FOR IMMEDIATE RELEASE: May 11, 2023
RCV Scheme was designed to confuse voters, rig elections in favor of liberal incumbents & defeat conservative challengers
Washington, D.C. – The Texas Legislature is considering critical legislation to prohibit use of the Ranked-Choice Voting (RCV) Scheme in elections for public office, including those for political party offices and primaries. Senate Bill 921, which was passed by the Senate on March 28 with bipartisan support, awaits further action in the House.
Importantly, the bill stipulates that “In an election requiring a majority vote to be elected to a public or political party office or to receive a political party ’s nomination, a candidate must receive more than half of the votes as originally cast. A majority may not be determined by using a preferential voting system to reassign votes.”
Additionally, a “preferential voting system” is defined as “a voting system which permits a voter to rank each candidate through a numerical designation from the candidate the voter favors most to the candidate the voter favors least.”
RCV—also known as “Rigged-Choice Voting”—has made voting more difficult, reduced transparency, and put confidence and certainty at risk for both voters and candidates when implemented in public elections.
The Alaska Supreme Court recently ruled that an independent candidate for U.S. House was improperly removed from last year’s confusing special election ballot. The candidate withdrew from the race after finishing third among 48 candidates in the ranked-choice special primary election. The Democrat candidate, who finished fourth, went on to win both the ranked-choice special election in August and the ranked-choice regular general election in November, which under the law should have been a four-person field.
An April 2023 report published by University of Minnesota’s Hubert H. Humphrey School of Public Affairs found that a careful review of RCV “fails to support four of the advocates’ promises for improvements over today’s system.” Additionally, evidence shows “no difference in turnout in cities using RCV compared to those using the current system. They report errors, confusion, and lower turnout due to the greater complexity of RCV and its process of ranking candidates and tabulating multiple rounds of voting.”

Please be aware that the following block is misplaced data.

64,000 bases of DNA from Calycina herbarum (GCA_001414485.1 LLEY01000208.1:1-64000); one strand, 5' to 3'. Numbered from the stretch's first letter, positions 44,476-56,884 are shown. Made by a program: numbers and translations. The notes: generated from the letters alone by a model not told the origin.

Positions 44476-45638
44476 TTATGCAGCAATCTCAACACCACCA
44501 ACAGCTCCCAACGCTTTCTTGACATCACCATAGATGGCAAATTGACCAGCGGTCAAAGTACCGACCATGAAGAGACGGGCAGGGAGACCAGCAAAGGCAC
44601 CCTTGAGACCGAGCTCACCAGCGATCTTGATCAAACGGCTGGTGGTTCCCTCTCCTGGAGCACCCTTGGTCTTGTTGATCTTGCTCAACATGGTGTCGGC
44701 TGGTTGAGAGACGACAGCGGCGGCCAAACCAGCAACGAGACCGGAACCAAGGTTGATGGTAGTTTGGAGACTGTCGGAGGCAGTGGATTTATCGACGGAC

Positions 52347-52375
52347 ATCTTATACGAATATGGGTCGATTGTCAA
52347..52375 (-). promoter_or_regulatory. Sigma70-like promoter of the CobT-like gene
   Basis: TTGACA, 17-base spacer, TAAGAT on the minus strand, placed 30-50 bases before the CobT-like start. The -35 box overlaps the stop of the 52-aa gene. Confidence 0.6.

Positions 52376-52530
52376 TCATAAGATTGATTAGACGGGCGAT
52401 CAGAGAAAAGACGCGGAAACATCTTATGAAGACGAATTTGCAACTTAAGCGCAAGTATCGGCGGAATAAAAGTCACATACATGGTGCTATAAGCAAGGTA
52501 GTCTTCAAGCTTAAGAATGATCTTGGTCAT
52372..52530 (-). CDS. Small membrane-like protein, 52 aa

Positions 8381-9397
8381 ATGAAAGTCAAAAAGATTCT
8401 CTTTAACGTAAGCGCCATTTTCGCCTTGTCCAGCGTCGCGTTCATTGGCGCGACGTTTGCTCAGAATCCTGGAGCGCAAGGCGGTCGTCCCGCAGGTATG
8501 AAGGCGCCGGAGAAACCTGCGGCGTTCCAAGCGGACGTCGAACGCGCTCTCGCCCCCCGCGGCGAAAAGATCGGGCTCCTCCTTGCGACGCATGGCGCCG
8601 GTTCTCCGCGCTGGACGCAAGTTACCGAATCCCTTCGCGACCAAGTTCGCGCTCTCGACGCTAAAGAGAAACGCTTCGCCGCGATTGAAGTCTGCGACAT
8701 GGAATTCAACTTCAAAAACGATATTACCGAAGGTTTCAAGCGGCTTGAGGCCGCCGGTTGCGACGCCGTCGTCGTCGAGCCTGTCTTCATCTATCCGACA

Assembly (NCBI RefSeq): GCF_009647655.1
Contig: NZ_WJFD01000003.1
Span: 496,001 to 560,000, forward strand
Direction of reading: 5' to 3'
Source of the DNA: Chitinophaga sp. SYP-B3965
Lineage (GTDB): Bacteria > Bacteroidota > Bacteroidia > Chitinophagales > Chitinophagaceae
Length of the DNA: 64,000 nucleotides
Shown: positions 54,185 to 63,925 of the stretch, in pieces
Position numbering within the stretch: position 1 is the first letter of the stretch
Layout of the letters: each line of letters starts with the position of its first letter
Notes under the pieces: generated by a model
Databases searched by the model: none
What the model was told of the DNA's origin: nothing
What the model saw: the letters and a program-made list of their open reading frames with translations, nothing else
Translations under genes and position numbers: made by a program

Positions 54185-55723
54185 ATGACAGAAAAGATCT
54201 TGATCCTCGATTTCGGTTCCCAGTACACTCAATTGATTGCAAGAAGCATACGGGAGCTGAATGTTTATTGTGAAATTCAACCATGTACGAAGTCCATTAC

National Chairman of the Election Transparency Initiative and former Virginia Attorney General Ken Cuccinelli issued the following statement:
“We applaud Senator Bryan Hughes for leading this commonsense, bipartisan legislation protecting the right to vote in free and fair elections voters can trust. Now more than ever we need to safeguard the integrity of our elections and the confidence of voters, but disastrous Ranked-Choice Voting schemes do precisely the opposite and have been an unmitigated disaster when implemented in public elections—making voting more difficult, reducing transparency, and putting voter confidence at risk. They are designed by liberals to confuse voters and ultimately ensure left-wing politicians succeed and conservative candidates are defeated, first taking root in local elections and then proliferating to primaries and general elections for state and federal office. Without delay, we urge action from House to protect the right to vote by slamming the door to ranked-choice expansion in Texas.”